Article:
Come see what I see

I see a lot from my seat at the press table during basketball games.

I see which players quietly sing the National Anthem to themselves and which players crack jokes the whole time.

I see how quickly players calm down when reacting to a call after their coach yells from the sideline.

I see the puzzling amount of wasps who attempt to fly the court during every game.

I see the smiles, the mouthed cuss words, the handshakes and the frustraded furrowed brows.

I see how often crowd reaction affects players and game momentum.  

Therefore, it would be nice to also see a butt in every seat. Players feed off of the crowd and it’s hard to do when there isn’t one.

During Saturday’s loss to Midwestern State University, the men’s team made a couple of runs to put them in position for a comeback. Both runs seemed to find extra fuel in the feet stomping and hand clapping that thundered from the stands.

If those runs amounted into a win, the players would have accounted the excitement of the crowd as part of their motivation in pushing back.

If I was a betting woman, I would bet even with the loss they would partially credit the crowd for those runs.

While there could always be more support, more noise and more faces in the crowd, at least the men’s games attendees could be considered a crowd.

Sometimes I look up at women’s games and wonder how I ever got so lucky as to be invited to such an exclusive event.

Then I remember it isn’t exclusive and I definitely didn’t need an invitation. Most of the other attendees just like to arrive fashionably late in time for the men’s game.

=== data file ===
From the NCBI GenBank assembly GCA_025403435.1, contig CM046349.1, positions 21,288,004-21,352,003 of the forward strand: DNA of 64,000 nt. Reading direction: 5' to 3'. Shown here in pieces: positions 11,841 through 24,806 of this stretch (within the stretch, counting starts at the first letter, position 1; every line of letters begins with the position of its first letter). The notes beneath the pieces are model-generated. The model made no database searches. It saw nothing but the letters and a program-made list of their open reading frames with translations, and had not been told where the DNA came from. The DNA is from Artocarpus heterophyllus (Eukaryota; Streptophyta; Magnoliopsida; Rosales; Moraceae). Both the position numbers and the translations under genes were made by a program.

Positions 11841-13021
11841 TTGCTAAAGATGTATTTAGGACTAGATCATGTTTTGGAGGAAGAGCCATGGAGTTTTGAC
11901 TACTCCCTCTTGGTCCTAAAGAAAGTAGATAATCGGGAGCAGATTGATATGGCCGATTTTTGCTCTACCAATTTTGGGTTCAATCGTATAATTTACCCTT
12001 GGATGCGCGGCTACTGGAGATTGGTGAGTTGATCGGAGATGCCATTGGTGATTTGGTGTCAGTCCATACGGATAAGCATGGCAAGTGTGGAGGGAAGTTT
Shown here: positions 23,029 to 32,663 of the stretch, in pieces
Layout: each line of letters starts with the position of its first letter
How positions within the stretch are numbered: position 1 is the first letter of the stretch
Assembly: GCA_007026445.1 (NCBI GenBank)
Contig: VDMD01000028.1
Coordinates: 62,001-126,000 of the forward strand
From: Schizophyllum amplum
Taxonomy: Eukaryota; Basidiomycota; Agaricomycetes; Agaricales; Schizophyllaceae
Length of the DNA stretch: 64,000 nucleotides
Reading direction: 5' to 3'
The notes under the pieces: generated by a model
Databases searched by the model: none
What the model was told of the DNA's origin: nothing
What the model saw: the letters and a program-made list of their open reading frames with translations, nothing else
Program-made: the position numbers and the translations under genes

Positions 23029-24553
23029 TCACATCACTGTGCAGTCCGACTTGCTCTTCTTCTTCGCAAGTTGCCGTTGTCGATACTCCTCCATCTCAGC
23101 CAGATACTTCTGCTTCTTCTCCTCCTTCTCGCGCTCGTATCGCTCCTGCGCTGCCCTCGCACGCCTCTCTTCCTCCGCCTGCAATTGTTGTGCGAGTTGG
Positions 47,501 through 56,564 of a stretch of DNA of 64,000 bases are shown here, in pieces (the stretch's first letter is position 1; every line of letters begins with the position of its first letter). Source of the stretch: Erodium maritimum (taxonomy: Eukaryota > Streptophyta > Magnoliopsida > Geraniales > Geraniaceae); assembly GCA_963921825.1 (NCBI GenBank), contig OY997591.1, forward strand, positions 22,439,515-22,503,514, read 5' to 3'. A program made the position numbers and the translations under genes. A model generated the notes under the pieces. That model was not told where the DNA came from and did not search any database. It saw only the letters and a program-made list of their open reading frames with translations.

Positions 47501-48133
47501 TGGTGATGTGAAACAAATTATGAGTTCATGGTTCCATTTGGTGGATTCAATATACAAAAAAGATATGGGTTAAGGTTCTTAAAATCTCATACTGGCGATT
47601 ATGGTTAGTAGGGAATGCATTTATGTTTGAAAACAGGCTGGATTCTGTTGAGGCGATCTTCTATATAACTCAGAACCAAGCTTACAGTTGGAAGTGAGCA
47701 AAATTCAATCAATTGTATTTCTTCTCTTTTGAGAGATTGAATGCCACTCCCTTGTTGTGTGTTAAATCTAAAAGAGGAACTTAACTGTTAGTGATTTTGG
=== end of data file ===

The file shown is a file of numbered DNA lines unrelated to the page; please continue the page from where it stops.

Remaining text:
I don’t want to just say this is blatant bias for men’s sports over women’s sports because from what I’ve heard, it seems to be an issue of confusion.

I’ve heard people say women’s games are boring compared to the men’s. That’s when I think the confusion begins.

The women sweat up and down the court for 40 minutes the same as the men do. The game ends with a final buzzer and the team with the most points still wins.

There aren’t a lot of differences that create room for disparities in entertainment levels.

The women are 4-1 right now, junior forward Hannah Wascher is averaging about 16 points per game and multiple other players have averages in double figures.

From where I’m sitting both men’s and women’s games are entertaining for a lot of different reasons, whether it be the physical play, the interaction between players or those wandering wasps.

So, come attempt to decipher those four letter words after a missed layup, stay to enjoy some Division II basketball from both teams.

Just come out, show me the USI student body is above out-dated stereotypes surrounding female sports.